Endocrine Abstracts (2006) 12 P43

What is the relationship between testosterone and fat mass in young male cancer survivors and healthy controls?

DM Greenfield1, SJ Walters1, R Eastell1, RE Coleman1, BW Hancock1, J Snowden2 & RJ Ross1


1University of Sheffield, Sheffield, United Kingdom; 2STH NHS Foundation Trust, Sheffield, United Kingdom.


Background and Aim

It is known that the variability of testosterone concentrations is predictive of both truncal and peripheral obesity in healthy men. The aim of this study was to establish the nature of the relationship between testosterone and fat mass in young male cancer survivors compared with healthy controls.

Subjects

176 male cancer survivors (mean age 37.3 years SD 5.8) who previously received gonadotoxic therapy and were more than 2 years since end of treatment, and 213 controls (mean age 36.3 years, SD 6.8) with no previous history of cancer were recruited.

Methods

Total testosterone (tT) was measured from serum using ECLIA immunoassay (Roche). Truncal fat mass (TFM) was determined by dual energy x-ray absorptiometry. The study was approved by the local ethics committee and all subjects gave written informed consent.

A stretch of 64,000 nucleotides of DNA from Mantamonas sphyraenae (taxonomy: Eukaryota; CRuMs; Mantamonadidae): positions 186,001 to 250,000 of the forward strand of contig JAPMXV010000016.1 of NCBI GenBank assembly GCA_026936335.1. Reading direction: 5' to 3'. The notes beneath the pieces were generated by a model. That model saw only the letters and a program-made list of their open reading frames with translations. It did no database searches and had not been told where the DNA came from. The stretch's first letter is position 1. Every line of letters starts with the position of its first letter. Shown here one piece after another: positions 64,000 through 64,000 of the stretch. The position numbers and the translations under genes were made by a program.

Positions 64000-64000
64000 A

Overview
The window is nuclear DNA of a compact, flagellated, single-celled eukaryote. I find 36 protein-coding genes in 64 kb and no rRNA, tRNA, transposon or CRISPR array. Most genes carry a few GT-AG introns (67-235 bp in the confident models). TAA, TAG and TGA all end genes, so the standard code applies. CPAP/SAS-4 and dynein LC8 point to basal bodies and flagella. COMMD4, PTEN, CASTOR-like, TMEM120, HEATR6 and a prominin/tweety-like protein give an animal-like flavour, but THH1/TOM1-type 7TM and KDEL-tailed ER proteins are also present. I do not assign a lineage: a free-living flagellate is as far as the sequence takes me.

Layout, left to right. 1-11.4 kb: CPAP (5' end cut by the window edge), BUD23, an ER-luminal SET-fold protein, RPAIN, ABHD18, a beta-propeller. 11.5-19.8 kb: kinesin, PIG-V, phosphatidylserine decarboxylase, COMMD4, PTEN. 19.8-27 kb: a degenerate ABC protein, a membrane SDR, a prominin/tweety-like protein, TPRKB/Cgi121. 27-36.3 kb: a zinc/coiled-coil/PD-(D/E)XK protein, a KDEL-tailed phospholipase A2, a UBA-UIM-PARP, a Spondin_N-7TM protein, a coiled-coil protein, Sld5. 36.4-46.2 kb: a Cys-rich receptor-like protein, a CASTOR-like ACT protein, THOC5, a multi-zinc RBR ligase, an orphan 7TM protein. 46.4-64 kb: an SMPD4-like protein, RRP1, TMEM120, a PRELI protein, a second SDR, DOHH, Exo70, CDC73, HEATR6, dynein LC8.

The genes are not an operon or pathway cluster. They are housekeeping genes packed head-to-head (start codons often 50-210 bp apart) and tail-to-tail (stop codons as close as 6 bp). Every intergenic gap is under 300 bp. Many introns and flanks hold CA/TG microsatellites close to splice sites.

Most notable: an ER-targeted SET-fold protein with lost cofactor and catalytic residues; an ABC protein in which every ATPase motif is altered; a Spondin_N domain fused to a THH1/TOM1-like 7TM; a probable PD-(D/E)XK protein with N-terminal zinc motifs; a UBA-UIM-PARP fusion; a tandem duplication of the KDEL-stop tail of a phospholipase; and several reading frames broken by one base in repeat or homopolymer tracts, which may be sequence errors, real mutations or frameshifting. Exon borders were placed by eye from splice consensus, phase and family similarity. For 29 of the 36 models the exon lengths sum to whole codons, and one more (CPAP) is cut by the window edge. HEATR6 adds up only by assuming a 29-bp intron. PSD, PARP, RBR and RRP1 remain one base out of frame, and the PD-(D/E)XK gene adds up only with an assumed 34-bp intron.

Results

tT was significantly lower (16.1 vs 18.8 nmol/L, P<0.001) and TFM was significantly higher (14.5 vs 12.2 kg, P<0.001) in cancer survivors compared with controls. Simple correlational analysis suggested a significant negative correlation between tT and TFM (R=−0.43, P<0.001). Further analysis suggested a linear relationship between the two was most appropriate for the data. After allowing for TFM there was still a significant association between the levels of tT with the group of cancer survivors having approximately 1.9 nmol/L lower levels of tT than controls (P=0.001, CI −2.9 to −0.8) for any level of TFM.

Conclusions

We have observed an increase in TFM and a decrease in total tT in the cancer survivors. Survivors have increased TFM and this is only partly explained by the decrease in total testosterone. There may be other factors that might explain the increase in TFM.

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